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Check out these great guests at VanCAF 2024, this year’s Vancouver Comic Arts Festival, May 18 & 19 FREE at the Roundhouse.

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Antibalas at the Vogue Theatre


Review – Antibalas at the Vogue Theatre, Vancouver, June 23 2017

– review by Taisuke Tanimura

Antibalas were unstoppable Friday night at the Vogue, which the group played as part of the Vancouver International Jazz Festival. Their name means “bulletproof” in Spanish, and the reigning kings of Afrobeat definitely lived up to it.

Opening with “Dirty Money”, the Brooklynites ignited the venue with a heavy groove that set the tone for the rest of the evening. Seats had been laid out in the pit, but emptied quickly as everyone sought open spaces to get down. Antibalas is not a group you watch with your ass parked in a seat. The 12 members proceeded to shimmy and writhe on stage for the next an hour-and-a-half, which sped by in the blink of an eye.

Channeling the spirit animal of legendary Fela Kuti, frontman Duke Amayo continues to weave strong political commentary into the music – sometimes angry, sometimes funny, always funky. At one point, after Amayo made a reference to Trump, someone in the crowd responded with a loud “Fuck Trump!” Amayo’s answer was: “Actually, we should turn that into love. Love Trump. We’re gonna love him so hard he’s not going to know what hit him.” As cliché as that may look in print, I think we can all agree being less angry is a good thing. The magic is that when you hear Amayo say it, backed by the rest of his tribe, you know that he really means it. The cult of Antibalas beckons.

Their set included a cover of Rockwell‘s 1984 smash “Somebody’s Watching Me”, and the irony of the dude in front of us whipping out his phone to record them was not lost on anyone. No matter. Marcus Farrar killed it on vocals and the horn arrangements were sublime, so who cares? The four guys in the horn section were a treat to watch, especially when they all started doing the same dance moves. Trumpeter Jordan McLean in particular was awesome. He roamed the stage every now and then, sharing the mic with conga player Rey de Jesus, paying visits to the rhythm section and interacting with the crowd.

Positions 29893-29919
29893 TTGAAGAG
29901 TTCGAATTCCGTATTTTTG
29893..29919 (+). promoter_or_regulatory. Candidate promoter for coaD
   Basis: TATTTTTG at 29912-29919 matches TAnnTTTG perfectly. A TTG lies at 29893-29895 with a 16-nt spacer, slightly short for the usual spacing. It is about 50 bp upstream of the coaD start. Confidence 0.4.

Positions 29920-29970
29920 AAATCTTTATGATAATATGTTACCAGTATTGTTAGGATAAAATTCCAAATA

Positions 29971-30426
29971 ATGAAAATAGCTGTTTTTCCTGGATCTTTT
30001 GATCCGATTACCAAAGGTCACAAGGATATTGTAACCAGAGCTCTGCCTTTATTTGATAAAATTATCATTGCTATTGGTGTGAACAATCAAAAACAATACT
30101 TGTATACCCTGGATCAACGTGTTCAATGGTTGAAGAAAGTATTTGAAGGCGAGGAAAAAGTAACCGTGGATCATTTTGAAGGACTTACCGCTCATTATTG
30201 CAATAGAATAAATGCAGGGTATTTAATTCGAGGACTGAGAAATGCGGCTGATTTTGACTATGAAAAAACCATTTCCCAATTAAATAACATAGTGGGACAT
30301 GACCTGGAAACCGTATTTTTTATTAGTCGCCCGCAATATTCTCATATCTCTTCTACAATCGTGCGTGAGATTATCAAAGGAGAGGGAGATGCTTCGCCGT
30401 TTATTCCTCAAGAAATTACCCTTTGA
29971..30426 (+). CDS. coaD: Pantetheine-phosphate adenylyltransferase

Another highlight was the slow burner Him Belly No Go Sweet”, which almost put this reviewer in a trance. The hypnotic polyrhythms of Afrobeat take on a whole new dimension in a live setting – a reminder that dance and community a a huge part of the genre’s origins. It was great to hear the band playing a ton of new material as well. A new album is apparently on the horizon, their first since 2012’s self-titled Antibalas.

Also on the bill were The Mattson 2 from California. These identical twins take their musical DNA from so many places that their reputation as a “jazz” band seems quaint. There’s a punk aesthetic to their razor sharp playing which was electrifying live. I’m definitely keeping an eye out for them in the future. Their latest album is called Star Stuff and its a collaboration with Chaz Bundick of Toro y Moi.

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